With assembly-line precision, squads of volunteers handed out thousands of bags of free school supplies Sunday in what organizers believe was the largest turnout yet for the city's First Day Festival.
More than 10,000 children and their families converged on Liberty Square and the Charleston Maritime Center for the area's largest back-to-school celebration.
"The kids have been so excited," said Malinda Terry, one of more than 400 volunteers.
Terry was stationed in a shady spot underneath the National Park Service's Fort Sumter Visitor Center. During past First Day celebrations, donated supplies were set out, forcing families to scramble and fill their bags before supplies were cleaned out.
"This year, we filled the backpacks ourselves, and we're putting the bags directly in the children's hands so they have a real sense of ownership," Terry said.
It was the first time Gelise and Raymond Ahl took their six children to the festival. "When you have that many kids, it's a really big help getting those school supplies," she said.
Charleston Mayor Joe Riley said it's important to create positive rituals to celebrate the new school year.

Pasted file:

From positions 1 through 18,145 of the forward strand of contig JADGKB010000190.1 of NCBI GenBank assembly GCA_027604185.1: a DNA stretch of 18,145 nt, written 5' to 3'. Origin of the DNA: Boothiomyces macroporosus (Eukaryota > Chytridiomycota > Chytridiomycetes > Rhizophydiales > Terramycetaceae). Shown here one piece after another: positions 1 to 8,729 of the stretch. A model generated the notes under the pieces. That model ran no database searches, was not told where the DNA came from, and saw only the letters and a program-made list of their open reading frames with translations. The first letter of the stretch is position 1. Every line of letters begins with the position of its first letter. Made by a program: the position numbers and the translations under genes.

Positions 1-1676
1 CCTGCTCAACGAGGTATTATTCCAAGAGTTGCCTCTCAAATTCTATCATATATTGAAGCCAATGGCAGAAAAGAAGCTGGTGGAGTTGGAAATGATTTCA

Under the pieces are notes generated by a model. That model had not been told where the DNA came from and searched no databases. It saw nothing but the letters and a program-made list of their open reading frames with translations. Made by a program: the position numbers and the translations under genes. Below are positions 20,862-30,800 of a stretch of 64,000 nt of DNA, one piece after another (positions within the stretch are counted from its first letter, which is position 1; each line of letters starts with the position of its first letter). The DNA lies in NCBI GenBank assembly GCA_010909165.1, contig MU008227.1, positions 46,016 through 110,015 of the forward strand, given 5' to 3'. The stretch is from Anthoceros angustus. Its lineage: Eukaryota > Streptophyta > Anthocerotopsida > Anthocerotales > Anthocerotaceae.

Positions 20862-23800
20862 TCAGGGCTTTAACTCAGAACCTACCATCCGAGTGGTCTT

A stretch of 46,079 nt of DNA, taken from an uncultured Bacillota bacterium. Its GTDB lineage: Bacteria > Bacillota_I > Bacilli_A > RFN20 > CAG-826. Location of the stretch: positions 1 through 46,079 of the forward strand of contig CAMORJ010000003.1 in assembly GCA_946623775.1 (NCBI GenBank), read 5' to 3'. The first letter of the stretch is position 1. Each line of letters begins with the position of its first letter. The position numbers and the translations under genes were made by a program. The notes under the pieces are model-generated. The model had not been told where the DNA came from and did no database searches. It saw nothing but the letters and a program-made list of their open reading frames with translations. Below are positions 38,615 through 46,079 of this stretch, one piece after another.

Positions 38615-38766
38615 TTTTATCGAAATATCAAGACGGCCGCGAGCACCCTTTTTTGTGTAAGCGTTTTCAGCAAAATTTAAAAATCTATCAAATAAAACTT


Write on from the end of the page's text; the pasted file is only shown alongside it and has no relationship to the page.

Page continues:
He said the idea for the festival was born in New England after leaders there questioned why there were big celebrations to mark the opening of deer-hunting season but none for schools.
Riley learned about the First Day movement from the mayor of Nashville and organized the first one in Charleston in 2003. Since then, crowds have grown steadily, except for years when storms kept people away.
"This wonderful event is even bigger than before, and there's a real feeling of joyfulness with grandparents and parents here with their children," Riley said as children gathered around to pose for a photo. Jacquie Kennedy, the event's coordinator, estimated that between 10,000 and 11,000 people would attend.
Sunday's festival included martial arts demonstrations, boat rides, dance exhibitions and other activities. The S.C. Aquarium opened its doors for free, and by 4 p.m., more than 4,500 people had gone through the aquarium's gates, said Lauren McDaniel, guest services manager. That's about twice the normal daily attendance for this time of year, she said.
A short walk away at the Charleston Maritime Center, volunteers offered food and back-to-school nutritional tips. "It's important for us to be here," said Absalom Thomas, a part-time chef at Alluette's Cafe in Charleston who handed out plates of sauteed vegetables and rice. "We're trying to show that children can have other options than mac and cheese and fried chicken tenders."
School begins today in Dorchester County and Tuesday in Berkeley and Charleston counties.